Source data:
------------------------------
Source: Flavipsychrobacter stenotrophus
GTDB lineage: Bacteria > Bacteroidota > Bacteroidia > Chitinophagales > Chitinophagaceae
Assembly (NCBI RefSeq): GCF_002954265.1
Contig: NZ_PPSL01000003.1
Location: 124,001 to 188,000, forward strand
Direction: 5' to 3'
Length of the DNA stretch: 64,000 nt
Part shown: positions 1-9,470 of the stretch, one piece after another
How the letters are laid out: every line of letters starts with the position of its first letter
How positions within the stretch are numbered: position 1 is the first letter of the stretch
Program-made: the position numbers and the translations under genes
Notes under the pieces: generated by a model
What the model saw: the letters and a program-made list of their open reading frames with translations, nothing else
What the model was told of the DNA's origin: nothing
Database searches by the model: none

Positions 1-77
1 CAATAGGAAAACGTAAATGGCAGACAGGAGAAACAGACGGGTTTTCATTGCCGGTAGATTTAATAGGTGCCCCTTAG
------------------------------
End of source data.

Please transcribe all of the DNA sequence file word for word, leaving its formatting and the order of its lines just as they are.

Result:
Source: Flavipsychrobacter stenotrophus
GTDB lineage: Bacteria > Bacteroidota > Bacteroidia > Chitinophagales > Chitinophagaceae
Assembly (NCBI RefSeq): GCF_002954265.1
Contig: NZ_PPSL01000003.1
Location: 124,001 to 188,000, forward strand
Direction: 5' to 3'
Length of the DNA stretch: 64,000 nt
Part shown: positions 1-9,470 of the stretch, one piece after another
How the letters are laid out: every line of letters starts with the position of its first letter
How positions within the stretch are numbered: position 1 is the first letter of the stretch
Program-made: the position numbers and the translations under genes
Notes under the pieces: generated by a model
What the model saw: the letters and a program-made list of their open reading frames with translations, nothing else
What the model was told of the DNA's origin: nothing
Database searches by the model: none

Positions 1-77
1 CAATAGGAAAACGTAAATGGCAGACAGGAGAAACAGACGGGTTTTCATTGCCGGTAGATTTAATAGGTGCCCCTTAG